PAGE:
The Power of Perspective
“FML!”, a woman posts to Facebook, “I got rear ended on my way to work and was 45 minutes late for a major presentation. Ugh! This day could not get any worse.”
One of the first persons to read this was a former co-worker whom she did not maintain a relationship with after she left her past employer.
The woman reading this had recently been diagnosed with Multiple Sclerosis and still trying to confront the fact that she herself, now had to deal with a very harsh reality, was incensed at the fact that she could be so whiny about her small, trivial, “first world problems” and her lack of perspective.
Unable to get over her anger, as she was already dealing with a lot, she decided to step out for a walk and grab a cup of coffee.
She ordered her usual mocha latte and angrily grabbed a seat while she waited, which must have been apparent as the gentlemen sitting next to her mentioned something, not because he genuinely cared, but because he found her attractive and thought of it as a great way to strike up a conversation.
“A bit of a rough morning?”, he asked.
“Ugh! Rough week.”, she replied.
“Oh no!”, he proclaimed, only half in earnest. “Do you mind me asking why?”
“Well no, I guess not”, she shyly stammered back. “I’m a bit upset this morning, because I saw an old co-worker of mine complaining on social media about getting rear ended and that she was late for a meeting or something stupid”.
The guy said back politely, “Well that doesn’t seem like something to be so mad about.”
“Well no, it’s really not, and normally I probably would’ve paid it no attention, but, I recently…”, she stopped herself for a bit, realizing what she was about to say, but decided to move ahead anyhow as he was just a stranger, “…I, uh, I was recently just diagnosed with MS, you know, Multiple Sclerosis, it’s a neurological disease, and it just irritated me so much that she was complaining about something so trivial while I’m sitting at home trying to deal with the fact that my health, and probably my life, will never be as good as it is now.”
The gentleman, who also happened to have a tumor the size of a baseball in his stomach and was about 6 months away from dying at that very moment, was a bit turned off by what he saw as her relative selfishness, so he politely replied back, “I’m sorry to hear about your diagnosis, and I hope your day picks up.”, and walked away.
As he started walking to work, he got a bit angrier and more put off by her remarks, “because he doesn’t go around just telling people about his cancer, and if she’s upset by her former co-worker’s trivial remarks about getting rear ended, how would she feel if he told her he was dying of stomach cancer? How trivial would her MS seem at that moment?”
This man was a higher level executive at a boutique corporate consulting firm and there was only one employee, a, junior level consultant that he felt comfortable enough to confide in about his cancer, so when he got to work, he asked the employee to stop in his office.
When the employee got in his office, he went on a tirade (much of which was induced by pent up fear over his impending death) about “this woman” and “her nerve”, and “how she has no clue what other’s are going through”, and “should probably just keep her mouth shut about her own shit.”
The junior level consultant sat there and listened intently and then had no choice but to simply agree with what he was saying, knowing that he just needed to vent, and that, as a lower ranking employee, his opinion wouldn’t matter regardless of what he had to say.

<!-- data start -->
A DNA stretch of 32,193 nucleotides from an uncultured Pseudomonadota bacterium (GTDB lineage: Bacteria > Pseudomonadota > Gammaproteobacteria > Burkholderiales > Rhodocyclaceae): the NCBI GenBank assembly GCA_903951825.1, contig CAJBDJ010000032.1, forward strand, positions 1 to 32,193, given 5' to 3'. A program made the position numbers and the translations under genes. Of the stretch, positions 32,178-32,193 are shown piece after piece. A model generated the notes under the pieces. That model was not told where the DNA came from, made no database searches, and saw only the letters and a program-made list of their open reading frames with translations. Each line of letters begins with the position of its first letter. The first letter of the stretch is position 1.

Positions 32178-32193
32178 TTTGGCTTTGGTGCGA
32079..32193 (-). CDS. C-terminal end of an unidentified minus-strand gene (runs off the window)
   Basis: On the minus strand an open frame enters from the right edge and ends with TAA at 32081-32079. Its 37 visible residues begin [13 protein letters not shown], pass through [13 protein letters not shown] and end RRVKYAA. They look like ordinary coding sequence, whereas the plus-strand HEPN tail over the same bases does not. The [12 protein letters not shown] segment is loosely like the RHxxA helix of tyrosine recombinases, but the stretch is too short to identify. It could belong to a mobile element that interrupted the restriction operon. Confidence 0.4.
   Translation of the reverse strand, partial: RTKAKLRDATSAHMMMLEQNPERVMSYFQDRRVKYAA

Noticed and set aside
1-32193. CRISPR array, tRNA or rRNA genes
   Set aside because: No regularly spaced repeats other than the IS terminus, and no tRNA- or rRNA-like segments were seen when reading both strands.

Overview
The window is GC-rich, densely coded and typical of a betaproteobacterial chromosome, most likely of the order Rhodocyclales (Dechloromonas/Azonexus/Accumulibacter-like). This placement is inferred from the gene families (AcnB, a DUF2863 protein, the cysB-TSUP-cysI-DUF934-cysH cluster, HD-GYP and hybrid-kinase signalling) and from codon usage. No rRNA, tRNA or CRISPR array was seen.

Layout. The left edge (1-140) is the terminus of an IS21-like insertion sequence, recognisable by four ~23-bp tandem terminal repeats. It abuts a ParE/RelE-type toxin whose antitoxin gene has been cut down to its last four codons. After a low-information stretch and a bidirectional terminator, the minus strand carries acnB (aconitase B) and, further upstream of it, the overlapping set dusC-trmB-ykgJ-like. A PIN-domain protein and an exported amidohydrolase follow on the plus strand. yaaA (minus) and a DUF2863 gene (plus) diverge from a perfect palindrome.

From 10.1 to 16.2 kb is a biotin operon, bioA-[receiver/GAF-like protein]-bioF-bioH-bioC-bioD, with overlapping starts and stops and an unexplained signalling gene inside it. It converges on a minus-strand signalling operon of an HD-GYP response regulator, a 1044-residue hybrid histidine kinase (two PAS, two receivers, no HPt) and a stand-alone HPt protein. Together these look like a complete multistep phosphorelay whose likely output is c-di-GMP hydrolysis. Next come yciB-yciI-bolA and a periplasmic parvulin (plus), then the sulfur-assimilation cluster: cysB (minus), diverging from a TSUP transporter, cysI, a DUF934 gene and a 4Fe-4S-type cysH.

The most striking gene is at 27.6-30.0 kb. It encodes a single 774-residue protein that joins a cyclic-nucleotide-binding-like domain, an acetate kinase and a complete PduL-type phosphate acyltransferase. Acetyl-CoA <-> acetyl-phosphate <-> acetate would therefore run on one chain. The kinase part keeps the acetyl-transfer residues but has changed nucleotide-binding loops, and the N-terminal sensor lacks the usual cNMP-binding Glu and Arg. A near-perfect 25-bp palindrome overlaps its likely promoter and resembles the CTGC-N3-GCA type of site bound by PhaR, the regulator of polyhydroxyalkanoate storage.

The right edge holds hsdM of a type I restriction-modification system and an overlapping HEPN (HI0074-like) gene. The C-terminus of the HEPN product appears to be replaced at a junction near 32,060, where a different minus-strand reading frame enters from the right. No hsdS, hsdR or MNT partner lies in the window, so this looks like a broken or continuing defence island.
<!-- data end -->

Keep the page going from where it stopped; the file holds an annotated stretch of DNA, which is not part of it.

“Thank you for listening.”, he stated, “You know you’re the only one in the office who knows about this, so I appreciate your support.”
“You’re welcome. You know I’m always here, even if it’s just to listen.”, he replied, and walked out of the office, over to his cubicle, and called his wife back, so they could discuss the next steps of treatment for their 3 year old son with terminal Leukemia.
This chain of events, and similar events, are happening everywhere and everyday of our lives. I hate to admit that at some point, I’m know I’ve negatively contributed to one of these chains and exchanges where I was feeling a bit too sorry for myself and lost all perspective of one simple thing….we all have our own shit….all of us.
It may take different shape.
Show up in different ways.
Or have various levels of severity (to which it is never your place to decide whose shit is less worse than yours).
The fact remains the same, that all events are objective, and nothing, or no one, can do any harm to you if you do not allow it.
This begins with feeling sorry for yourself. No one wants to hear about your shit, trust me.
If people who know about the things you’re dealing with and are going through, check in or ask, by all means, fill them in, let them know, because they care and they’ve proactively opted in to this conversation.
However, if not, and if a person doesn’t know (this includes and is especially true of social media) then I politely urge you to keep it to yourself.
Spewing your problems to someone who didn’t ask is the metaphorical equivalent of you turning over to them and projectile vomiting on them with no sense of guilt, admission, or even permission.
I understand this is a bit much to swallow, but it’s the truth, and often times, the truth is a sonofabitch.
You lose perspective. You get so wrapped up in your own bullshit, that not only does it seem like the most important thing in the world, but it makes you forget that there is in fact, a “rest of the world”.
You lose perspective. Which means you lose empathy. Which means you lose the ability to truly connect.
If you lose the ability to truly connect with others, you’ve truly lost it all, even before the stomach cancer takes your life.